Israeli cities in 2065 - sustainable, green and inviting?

Future cities founded on principles of sustainability will be able to offer a pleasant, healthy, and high-quality living environment, even amid challenges of overcrowding. These cities will be centered around high-quality, accessible and readily available public transportation, integrated into the very heart of the urban landscape. Dedicated routes for pedestrians and cyclists will be established alongside public transportation. One can envision cities in which car usage within the city center is entirely prohibited. This approach will foster the expansion and cultivation of green areas that harmoniously blend within and between buildings.

Rather than nondescript residential towers, these future cities will feature "green" buildings adorned with trees and edible plants. This innovation will yield diverse advantages, including the absorption of carbon dioxide and air pollutants, the preservation of biodiversity, mitigation of the urban heat island effect and enhancement of individual quality of life. These buildings will act as energy producers, reducing reliance on polluting power plants located outside the cities or at their outskirts. Instead of towering structures, interconnected buildings will form a densely woven urban network interspersed with green communal spaces, fostering thriving local species and nurturing a distinctive urban nature.

In these progressive cities, waste management will be based on smart infrastructure for waste separation, recycling, and localized energy generation in close proximity to residents' homes. All electricity infrastructure will be seamlessly integrated into this system with smart local energy networks feeding into larger electricity grids. The ability to shape a desirable urban future rests in our hands. To this end, the Environment and Sustainability Research Center is committed to providing the knowledge and tools needed to transition from the present reality of Israeli cities to a more sustainable and verdant future.



Israeli cities in 2065 - crowded, hot and polluted?

Forecasts indicate a considerable increase in the rate of population growth in the State of Israel. By 2065, the country's population is expected to double and will number over 20 million. More than 95% of the population will live in cities and urban density will increase. 

When we consider a future vision of urban life in the State of Israel, we can envision the repercussions of urban density in different regions. If existing density trends continue, the response to residential demand will come through the construction of high density tall towers, with little green space in between. These towers will not necessarily be built in existing city centers, but in "dormitory neighborhoods" which will develop at an increasing rate on the outskirts of cities. In such neighborhoods there will be few services for the local population, they will be separated from areas of employment, and in the absence of broad deployment of rapid public transportation networks residents will continue to travel in private vehicles. This will inevitably lead to worsening traffic jams and increased air pollution until a full transition to electric vehicles is achieved. The density of buildings, without existing vegetation and shade-giving trees, will exacerbate the urban heat island effect throughout the city, leading to temperature increases compounded further by climate change. The urban heat island effect will make city streets unpleasant to walk through, and even unbearable in the long summer months.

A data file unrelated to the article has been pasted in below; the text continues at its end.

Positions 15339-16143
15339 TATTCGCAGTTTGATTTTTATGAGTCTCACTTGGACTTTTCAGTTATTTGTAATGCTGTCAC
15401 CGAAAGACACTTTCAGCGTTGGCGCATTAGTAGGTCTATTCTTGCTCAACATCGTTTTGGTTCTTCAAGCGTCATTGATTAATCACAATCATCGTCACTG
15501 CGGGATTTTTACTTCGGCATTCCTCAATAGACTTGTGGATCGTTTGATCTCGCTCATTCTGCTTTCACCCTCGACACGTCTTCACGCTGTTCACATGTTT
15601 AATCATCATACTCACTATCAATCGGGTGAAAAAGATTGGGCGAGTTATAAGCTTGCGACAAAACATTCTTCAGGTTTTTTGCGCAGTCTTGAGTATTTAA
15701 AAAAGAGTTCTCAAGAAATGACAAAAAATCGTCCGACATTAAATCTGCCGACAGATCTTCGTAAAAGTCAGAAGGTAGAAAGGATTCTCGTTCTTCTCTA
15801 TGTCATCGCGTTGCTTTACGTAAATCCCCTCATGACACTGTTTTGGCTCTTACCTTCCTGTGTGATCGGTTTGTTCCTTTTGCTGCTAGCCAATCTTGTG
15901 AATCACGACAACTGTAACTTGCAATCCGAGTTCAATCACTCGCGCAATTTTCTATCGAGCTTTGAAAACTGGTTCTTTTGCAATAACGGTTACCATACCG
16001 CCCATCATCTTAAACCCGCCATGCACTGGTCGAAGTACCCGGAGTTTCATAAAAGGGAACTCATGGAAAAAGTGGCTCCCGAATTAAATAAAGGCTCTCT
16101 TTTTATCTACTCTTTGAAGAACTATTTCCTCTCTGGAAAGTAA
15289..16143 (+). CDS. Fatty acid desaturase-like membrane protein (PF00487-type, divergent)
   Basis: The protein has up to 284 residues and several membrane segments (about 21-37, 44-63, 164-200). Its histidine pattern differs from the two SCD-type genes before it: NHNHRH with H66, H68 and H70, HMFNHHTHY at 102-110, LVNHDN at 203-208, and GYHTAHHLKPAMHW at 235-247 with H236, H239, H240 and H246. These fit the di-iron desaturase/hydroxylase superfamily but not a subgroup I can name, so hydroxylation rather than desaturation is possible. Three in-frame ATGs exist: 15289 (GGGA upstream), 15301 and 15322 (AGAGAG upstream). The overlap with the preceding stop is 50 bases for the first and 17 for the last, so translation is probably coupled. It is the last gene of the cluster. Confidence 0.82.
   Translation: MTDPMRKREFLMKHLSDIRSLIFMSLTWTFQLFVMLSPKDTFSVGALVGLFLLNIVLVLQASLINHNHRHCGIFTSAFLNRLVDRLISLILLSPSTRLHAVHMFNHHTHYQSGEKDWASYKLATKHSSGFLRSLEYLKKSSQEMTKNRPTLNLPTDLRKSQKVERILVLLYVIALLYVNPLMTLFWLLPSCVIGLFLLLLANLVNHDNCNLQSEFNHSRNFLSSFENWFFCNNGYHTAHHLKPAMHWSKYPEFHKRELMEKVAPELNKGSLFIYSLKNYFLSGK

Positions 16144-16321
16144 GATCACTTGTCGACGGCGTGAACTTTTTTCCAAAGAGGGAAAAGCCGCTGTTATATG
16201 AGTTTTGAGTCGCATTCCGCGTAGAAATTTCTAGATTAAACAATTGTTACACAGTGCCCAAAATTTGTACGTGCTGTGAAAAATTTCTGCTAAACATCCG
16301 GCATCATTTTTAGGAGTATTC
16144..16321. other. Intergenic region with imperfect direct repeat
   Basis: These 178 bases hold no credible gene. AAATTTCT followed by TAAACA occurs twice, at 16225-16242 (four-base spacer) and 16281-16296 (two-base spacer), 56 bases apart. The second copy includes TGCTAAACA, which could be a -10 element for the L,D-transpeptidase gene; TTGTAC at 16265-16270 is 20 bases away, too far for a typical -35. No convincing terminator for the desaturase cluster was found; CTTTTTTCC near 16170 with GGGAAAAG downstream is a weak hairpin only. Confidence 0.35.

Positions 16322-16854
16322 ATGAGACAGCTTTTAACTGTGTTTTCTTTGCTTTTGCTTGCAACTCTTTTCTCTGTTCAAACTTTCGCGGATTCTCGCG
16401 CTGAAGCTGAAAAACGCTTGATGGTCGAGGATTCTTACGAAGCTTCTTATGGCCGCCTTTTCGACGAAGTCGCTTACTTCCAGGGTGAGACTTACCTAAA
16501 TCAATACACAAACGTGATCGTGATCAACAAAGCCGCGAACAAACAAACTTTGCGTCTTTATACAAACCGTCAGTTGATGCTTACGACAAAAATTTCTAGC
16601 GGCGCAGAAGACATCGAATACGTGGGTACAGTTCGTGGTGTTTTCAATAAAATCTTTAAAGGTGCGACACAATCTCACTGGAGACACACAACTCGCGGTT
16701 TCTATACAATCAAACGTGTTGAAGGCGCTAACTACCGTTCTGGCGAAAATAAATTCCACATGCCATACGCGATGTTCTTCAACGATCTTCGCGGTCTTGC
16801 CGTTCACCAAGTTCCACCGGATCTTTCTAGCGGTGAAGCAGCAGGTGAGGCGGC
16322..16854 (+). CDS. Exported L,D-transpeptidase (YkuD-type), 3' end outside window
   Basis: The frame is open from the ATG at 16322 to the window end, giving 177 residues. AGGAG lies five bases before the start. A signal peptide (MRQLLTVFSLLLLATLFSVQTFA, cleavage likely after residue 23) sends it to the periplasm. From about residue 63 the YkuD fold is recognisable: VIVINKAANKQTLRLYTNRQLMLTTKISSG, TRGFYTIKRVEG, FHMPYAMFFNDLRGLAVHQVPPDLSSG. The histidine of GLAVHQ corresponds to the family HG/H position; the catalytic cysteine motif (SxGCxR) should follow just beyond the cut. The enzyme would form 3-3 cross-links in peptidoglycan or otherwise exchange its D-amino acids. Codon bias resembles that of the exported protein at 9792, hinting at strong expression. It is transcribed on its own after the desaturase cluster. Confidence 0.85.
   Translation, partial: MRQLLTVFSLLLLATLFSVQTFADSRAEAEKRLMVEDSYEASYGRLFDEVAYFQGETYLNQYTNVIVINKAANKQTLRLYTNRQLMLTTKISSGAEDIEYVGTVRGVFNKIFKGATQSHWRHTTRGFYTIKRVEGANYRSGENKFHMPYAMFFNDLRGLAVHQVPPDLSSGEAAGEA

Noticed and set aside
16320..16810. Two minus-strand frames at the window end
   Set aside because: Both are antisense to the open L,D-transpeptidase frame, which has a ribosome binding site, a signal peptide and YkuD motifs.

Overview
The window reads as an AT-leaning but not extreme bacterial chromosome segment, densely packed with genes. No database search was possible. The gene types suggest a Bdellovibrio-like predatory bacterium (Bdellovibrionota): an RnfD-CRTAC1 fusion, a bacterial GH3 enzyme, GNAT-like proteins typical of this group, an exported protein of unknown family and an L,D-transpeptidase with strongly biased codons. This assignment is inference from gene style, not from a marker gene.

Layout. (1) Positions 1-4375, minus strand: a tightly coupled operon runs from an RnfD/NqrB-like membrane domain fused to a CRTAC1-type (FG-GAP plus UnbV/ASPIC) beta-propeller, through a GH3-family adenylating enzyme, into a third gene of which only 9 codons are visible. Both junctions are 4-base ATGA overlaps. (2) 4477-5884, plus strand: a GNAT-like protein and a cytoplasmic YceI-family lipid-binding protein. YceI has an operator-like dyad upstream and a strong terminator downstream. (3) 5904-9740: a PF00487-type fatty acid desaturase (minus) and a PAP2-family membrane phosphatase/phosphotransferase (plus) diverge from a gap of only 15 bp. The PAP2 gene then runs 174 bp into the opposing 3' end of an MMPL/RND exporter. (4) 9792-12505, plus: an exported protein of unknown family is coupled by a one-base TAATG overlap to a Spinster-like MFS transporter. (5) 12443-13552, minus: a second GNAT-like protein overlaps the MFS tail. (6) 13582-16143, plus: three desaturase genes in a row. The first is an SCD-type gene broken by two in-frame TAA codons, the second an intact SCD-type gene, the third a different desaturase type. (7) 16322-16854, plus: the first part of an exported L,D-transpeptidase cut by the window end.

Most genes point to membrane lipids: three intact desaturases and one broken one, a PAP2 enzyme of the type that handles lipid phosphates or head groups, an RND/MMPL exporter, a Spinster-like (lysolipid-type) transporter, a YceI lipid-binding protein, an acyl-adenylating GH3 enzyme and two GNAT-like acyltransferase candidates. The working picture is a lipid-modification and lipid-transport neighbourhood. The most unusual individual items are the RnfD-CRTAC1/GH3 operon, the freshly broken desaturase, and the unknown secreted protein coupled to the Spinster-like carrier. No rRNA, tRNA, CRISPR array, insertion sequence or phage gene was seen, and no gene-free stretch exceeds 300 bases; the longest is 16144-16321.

Is it possible to create change?

The Environment and Sustainability Research Center at the Open University conducts interdisciplinary, innovative research in the fields of environment and sustainability. The Center was established in 2023 in response to the current ecological and climatic crises, with the aim of promoting applied research that can make a real contribution to the promotion of high quality environmental policy. The Center brings together senior researchers from different disciplines with the aim of developing interdisciplinary research that will provide a response to the environmental and climate change challenges within local government in Israel. Within the framework of the Center's activities, the website provides access to a number of ongoing research studies, opinion pieces by the Center's researchers and other publications in the media.